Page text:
Image: The new tool uses “vortex ultrasound” to break down blood clots (Photo courtesy of CDC, Stephanie Rossow)
Cerebral venous sinus thrombosis (CVST) is known to occur when a blood clot forms in the veins responsible for draining blood from the brain. Catheterization or surgical intervention always poses a risk of harm, such as damage caused to the blood vessel itself. Now, researchers have developed a new tool and technique that uses “vortex ultrasound” – a sort of ultrasonic tornado – to break down blood clots in the brain. The researchers found that the new approach was quicker in eliminating clots formed in an in vitro model of CVST as compared to the existing techniques.
The new tool developed by researchers at North Carolina State University (Raleigh, NC, USA) consists of a single transducer that has been specifically designed to create the swirling, vortex effect. The transducer is so small that it can be incorporated into a catheter, which is then fed through the circulatory system to the site of the blood clot. The researchers conducted proof-of-concept in vitro testing by using cow blood in a 3D-printed model of the cerebral venous sinus and found that the new tool could dissolve an acute blood clot in less than 30 minutes. Additionally, the researchers performed experiments by applying vortex ultrasound to animal blood vein samples and found there was no damage to the walls of the blood vessels. They also conducted tests to determine whether the vortex ultrasound caused significant damage to red blood cells and found no substantial damage.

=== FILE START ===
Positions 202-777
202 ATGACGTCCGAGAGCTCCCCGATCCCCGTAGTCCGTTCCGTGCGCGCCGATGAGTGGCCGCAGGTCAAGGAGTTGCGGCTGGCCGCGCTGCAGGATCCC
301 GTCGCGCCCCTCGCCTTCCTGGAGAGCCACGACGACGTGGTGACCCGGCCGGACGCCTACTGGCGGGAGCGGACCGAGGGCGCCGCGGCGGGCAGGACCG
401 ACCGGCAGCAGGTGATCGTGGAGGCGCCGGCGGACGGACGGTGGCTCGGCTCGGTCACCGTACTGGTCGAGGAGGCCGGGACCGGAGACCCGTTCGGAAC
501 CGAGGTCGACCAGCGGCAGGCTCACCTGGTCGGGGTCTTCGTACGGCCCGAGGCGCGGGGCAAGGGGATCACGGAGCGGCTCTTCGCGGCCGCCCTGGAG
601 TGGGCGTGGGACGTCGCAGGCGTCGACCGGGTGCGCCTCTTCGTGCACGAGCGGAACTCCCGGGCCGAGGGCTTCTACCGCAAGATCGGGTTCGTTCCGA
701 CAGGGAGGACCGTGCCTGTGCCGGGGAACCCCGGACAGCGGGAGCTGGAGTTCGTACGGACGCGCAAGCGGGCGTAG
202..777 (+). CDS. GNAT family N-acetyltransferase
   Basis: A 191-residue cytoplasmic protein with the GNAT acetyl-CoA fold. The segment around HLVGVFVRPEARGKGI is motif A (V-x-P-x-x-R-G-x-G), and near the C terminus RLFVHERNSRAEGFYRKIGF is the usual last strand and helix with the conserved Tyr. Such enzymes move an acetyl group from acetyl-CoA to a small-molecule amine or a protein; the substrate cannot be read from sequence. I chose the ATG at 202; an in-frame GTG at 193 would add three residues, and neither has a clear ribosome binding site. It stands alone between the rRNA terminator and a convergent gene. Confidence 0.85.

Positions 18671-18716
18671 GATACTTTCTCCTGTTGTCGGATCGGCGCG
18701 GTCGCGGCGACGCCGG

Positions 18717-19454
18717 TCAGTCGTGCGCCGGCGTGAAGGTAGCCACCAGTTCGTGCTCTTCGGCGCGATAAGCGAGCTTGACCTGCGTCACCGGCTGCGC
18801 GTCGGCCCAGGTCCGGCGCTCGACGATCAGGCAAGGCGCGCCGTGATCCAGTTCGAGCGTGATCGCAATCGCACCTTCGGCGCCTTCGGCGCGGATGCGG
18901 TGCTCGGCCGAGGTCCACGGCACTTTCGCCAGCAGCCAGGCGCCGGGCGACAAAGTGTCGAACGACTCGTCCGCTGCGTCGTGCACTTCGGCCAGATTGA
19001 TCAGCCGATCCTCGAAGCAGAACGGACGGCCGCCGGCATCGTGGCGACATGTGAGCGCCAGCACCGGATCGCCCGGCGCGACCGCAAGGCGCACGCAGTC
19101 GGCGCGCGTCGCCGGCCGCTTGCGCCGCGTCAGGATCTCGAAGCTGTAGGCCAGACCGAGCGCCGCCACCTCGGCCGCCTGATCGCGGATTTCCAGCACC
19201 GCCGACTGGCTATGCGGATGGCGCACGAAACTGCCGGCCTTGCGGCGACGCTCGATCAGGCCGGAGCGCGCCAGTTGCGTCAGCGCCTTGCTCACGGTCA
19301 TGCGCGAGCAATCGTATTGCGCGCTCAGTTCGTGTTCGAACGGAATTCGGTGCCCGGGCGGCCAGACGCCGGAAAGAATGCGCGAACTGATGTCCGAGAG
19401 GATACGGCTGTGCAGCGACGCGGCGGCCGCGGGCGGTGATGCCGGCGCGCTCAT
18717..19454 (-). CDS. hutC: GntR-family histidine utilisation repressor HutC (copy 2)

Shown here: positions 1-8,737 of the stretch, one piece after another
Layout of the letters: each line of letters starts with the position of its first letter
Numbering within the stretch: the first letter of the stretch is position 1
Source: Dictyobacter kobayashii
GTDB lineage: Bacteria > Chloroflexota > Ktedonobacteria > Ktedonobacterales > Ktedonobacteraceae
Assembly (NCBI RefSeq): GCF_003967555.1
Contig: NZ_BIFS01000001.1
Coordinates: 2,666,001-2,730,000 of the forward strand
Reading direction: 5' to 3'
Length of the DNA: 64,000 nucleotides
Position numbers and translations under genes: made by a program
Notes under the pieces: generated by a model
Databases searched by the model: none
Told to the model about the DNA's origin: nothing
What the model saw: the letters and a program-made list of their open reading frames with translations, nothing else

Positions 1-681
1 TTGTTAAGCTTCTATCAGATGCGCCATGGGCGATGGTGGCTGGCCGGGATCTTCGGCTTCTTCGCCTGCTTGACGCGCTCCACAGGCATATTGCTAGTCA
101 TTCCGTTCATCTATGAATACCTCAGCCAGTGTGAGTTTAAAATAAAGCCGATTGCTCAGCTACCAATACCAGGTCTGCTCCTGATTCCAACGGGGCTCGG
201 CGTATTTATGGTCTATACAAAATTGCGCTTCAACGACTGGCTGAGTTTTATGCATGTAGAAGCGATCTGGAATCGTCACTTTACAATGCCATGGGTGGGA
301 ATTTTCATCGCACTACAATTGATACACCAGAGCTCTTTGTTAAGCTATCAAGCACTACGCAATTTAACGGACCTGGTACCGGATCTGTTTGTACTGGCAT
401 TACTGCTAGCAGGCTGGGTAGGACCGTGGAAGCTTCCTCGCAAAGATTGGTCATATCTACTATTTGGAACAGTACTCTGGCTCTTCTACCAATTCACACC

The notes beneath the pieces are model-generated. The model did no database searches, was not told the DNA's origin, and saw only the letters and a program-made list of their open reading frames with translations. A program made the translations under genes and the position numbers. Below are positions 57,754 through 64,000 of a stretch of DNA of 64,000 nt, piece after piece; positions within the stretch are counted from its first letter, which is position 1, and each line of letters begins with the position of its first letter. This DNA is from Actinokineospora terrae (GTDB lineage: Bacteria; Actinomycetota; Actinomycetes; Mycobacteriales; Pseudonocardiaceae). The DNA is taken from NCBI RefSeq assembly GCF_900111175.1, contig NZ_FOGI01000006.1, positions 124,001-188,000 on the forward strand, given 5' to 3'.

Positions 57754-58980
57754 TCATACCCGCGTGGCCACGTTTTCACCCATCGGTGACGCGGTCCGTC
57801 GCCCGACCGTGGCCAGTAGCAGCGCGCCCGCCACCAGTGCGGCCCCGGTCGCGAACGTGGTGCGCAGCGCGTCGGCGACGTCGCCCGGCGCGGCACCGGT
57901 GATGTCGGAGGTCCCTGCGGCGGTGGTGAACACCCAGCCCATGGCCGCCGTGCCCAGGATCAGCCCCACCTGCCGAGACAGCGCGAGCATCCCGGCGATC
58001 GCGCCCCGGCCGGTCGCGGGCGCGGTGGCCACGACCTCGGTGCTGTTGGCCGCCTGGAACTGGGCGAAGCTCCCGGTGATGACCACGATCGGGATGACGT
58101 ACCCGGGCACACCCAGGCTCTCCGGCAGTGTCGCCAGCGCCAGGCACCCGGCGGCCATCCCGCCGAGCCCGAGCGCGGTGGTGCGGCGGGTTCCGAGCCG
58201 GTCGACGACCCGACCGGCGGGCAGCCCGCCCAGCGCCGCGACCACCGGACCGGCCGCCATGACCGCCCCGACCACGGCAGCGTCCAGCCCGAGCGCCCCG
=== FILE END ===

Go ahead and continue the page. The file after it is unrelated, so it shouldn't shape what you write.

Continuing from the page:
“Our previous work looked at various techniques that use ultrasound to eliminate blood clots using what are essentially forward-facing waves,” said Xiaoning Jiang, co-corresponding author of the study. “Our new work uses vortex ultrasound, where the ultrasound waves have a helical wavefront. In other words, the ultrasound is swirling as it moves forward. Based on our in vitro testing, this approach eliminates blood clots more quickly than existing techniques, largely because of the shear stress induced by the vortex wave.”
“The fact that our new technique works quickly is important, because CVST clots increase pressure on blood vessels in the brain. This increases the risk of a hemorrhage in the brain, which can be catastrophic for patients,” added Chengzhi Shi, co-corresponding author of the study. “Existing techniques rely in large part on interventions that dissolve the blood clot. But this is a time-consuming process. Our approach has the potential to address these clots more quickly, reducing risk for patients.”
North Carolina State University
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